This section will include reflections on key ideas and challenges faced by KIDS4ALLL team throughout the unfolding of the project.
Within the many collaborations built through KIDS4ALLL, the Levinsky-Wingate college in Tel Aviv has started a partnership with Hagalil school in Tel Aviv-Jaffa. In this article we talk about the project presentation day, dwelling on the teachers’ reactions and opinions about KIDS4ALLL activities. Enthusiasm and passion have driven this important occasion!
By Michal Meishar
Louisa from Germany shares her experiences teaching Hebrew as an additional language in Israel at the Levinsky-Wingate Academic Center and belongs to the educational team leading the KIDS4ALLL international project.
by Louisa Leuchtenberg
By Sotiris Petropoulos, Katerina Doundi and Asteris Huliaras
The European Commission recently decides to make 2023 the Year of Skills. The overall purpose is to support the full participation of citizens in the economic life of countries while countering all forms of discrimination (particularly those concerning women and young people).
KIDS4ALLL welcomes this initiative, being in full harmony with the European mainstream on skills, as it aims at implementing the 8 key skills for life long learning in different learning contexts, formal, non-formal and informal, with an approach that involves all the actors of the educational process.
In a globalized world, children are immersed in an intercultural reality, at school and outside of school. In order to relate successfully to diversity, cultural competence must be acquired and developed with a view to lifelong learning. In this process, teachers and educators play a key role. At the same time, they also need continuous learning to develop a global competence, so that it can be passed on to new generations. For this reason, training trainers is a key step in the process of acquiring cultural awareness, which fosters a more inclusive society and school.
by Stella Pinna Pintor, Tiziana Lorusso, Viviana Premazzi
Parental involvement in the education of their children among all sections of the population is of great importance in the professional literature, which shows that parents who maintained contact with the school were involved, volunteered, attended meetings with educators, assisted, or had a positive impact on the children's education. This involvement is especially important when it comes to children and adolescents from a low socioeconomic setting of a minority culture, in groups that are on the social fringes. For example, migrant parents lack the knowledge, skills, and social support to deal with the difficulties posed by the receiving society.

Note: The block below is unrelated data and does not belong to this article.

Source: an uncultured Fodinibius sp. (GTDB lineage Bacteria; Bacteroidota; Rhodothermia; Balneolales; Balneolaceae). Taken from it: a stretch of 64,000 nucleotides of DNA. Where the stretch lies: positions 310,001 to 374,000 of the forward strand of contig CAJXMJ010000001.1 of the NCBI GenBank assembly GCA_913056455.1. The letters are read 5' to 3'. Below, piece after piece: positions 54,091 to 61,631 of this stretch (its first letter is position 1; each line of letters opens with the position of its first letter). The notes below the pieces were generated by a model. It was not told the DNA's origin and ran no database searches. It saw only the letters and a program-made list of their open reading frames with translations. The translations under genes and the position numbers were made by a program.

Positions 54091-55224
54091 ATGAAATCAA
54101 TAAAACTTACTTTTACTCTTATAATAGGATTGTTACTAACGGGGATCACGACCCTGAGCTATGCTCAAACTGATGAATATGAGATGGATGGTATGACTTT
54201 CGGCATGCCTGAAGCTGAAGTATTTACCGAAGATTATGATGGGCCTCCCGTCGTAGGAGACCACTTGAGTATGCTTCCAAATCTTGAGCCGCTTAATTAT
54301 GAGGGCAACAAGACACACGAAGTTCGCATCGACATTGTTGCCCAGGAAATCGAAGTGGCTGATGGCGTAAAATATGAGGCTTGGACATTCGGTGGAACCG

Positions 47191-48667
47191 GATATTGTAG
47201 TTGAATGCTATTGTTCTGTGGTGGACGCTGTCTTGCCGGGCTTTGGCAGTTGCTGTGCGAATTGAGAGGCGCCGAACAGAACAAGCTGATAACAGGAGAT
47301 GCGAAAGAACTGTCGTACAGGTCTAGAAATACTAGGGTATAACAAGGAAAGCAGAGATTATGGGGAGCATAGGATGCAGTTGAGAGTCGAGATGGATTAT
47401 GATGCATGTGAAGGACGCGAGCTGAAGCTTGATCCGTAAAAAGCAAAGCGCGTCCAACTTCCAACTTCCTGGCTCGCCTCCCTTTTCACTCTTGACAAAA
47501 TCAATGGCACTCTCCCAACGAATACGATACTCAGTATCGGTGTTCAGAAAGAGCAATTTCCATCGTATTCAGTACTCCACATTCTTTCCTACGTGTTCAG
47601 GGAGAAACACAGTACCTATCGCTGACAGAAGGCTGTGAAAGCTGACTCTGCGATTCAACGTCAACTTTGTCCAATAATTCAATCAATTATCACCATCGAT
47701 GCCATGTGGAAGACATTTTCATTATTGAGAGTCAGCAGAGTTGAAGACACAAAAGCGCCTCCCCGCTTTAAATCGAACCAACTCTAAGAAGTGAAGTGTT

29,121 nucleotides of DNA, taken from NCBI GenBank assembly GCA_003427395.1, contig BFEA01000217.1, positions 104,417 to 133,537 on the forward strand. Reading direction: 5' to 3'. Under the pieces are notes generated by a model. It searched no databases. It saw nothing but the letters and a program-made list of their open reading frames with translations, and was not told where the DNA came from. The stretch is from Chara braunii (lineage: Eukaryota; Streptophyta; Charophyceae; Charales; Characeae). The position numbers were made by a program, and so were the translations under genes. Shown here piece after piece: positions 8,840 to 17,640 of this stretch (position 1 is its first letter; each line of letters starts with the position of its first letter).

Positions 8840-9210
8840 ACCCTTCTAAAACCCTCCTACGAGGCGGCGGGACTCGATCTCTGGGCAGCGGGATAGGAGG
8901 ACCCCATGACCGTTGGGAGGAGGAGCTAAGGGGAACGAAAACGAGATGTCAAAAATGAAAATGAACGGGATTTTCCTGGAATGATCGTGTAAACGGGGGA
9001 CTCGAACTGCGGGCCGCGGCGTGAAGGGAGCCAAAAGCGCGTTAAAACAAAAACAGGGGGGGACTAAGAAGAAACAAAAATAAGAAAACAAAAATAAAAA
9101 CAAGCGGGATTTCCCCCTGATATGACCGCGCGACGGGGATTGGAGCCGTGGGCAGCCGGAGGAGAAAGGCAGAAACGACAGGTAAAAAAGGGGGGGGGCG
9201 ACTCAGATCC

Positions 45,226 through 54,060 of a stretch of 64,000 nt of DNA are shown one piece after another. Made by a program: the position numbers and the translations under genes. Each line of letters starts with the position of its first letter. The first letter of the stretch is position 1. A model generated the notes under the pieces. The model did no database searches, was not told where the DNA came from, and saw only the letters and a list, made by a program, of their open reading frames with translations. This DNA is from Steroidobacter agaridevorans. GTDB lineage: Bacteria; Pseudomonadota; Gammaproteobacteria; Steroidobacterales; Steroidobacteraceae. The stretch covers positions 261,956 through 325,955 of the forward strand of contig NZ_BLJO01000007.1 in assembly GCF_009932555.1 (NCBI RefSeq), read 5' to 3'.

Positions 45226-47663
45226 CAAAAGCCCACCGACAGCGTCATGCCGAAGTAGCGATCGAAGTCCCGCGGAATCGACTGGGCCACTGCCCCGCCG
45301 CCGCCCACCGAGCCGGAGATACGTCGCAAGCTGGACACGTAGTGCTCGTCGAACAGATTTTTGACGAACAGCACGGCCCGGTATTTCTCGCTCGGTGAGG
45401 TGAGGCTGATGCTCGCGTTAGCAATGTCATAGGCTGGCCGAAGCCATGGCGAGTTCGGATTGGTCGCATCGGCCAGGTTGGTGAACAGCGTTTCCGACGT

by Dolly Eliyahu-Levi & Michal Ganz-Meishar, Levinsky College of Education
Every child needs a family. Every child wants to feel safe. The assessment of the “best interests of the child” in refugee law obliges administrative authorities and the courts to focus on the specific needs of the child during the procedure for granting international protection.
by Anna Velikova, Denitsa Dimitrova, Janin Al-Shargabi, Sofia Yordanova-Rabacheva
Can you imagine how many hours a week a teacher spends on preparing lessons? The actual time depends on various factors, such as the amount of pre-existing materials, the level of the teacher’s experience, and the heterogeneity of the students’ group. In case the teacher has no significant experience and is without any pre-existing materials, planning a lesson can take as much as, or even more than the lesson lasts itself. Additionally, if there are disadvantaged students in the class, teachers might find themselves in a very difficult situation: how to handle diversity, group work and keep students engaged?
by Orsolya Szabó, Tarki Social Research Institute
Before addressing the common misconceptions on school segregation, we have to consider what exactly the term “disadvantaged” means in order to have a clearer understanding which group suffers from segregated education.
by Noémi Erdődi, Motivation Educational Association & Orsolya Szabó, Tarki Social Research Institute
The Turkish educational system is now facing the challenge of adapting to a social context that is becoming increasingly culturally diversified. Koc University joined the KIDS4ALLL project to try to answer this challenge by raising awareness about innovative learning methods that promote inclusiveness for immigrant and non-immigrant children.
by Eleni Pothou & Begüm Sonbahar-Üregel, Koc University
- 1 of 2
- next ›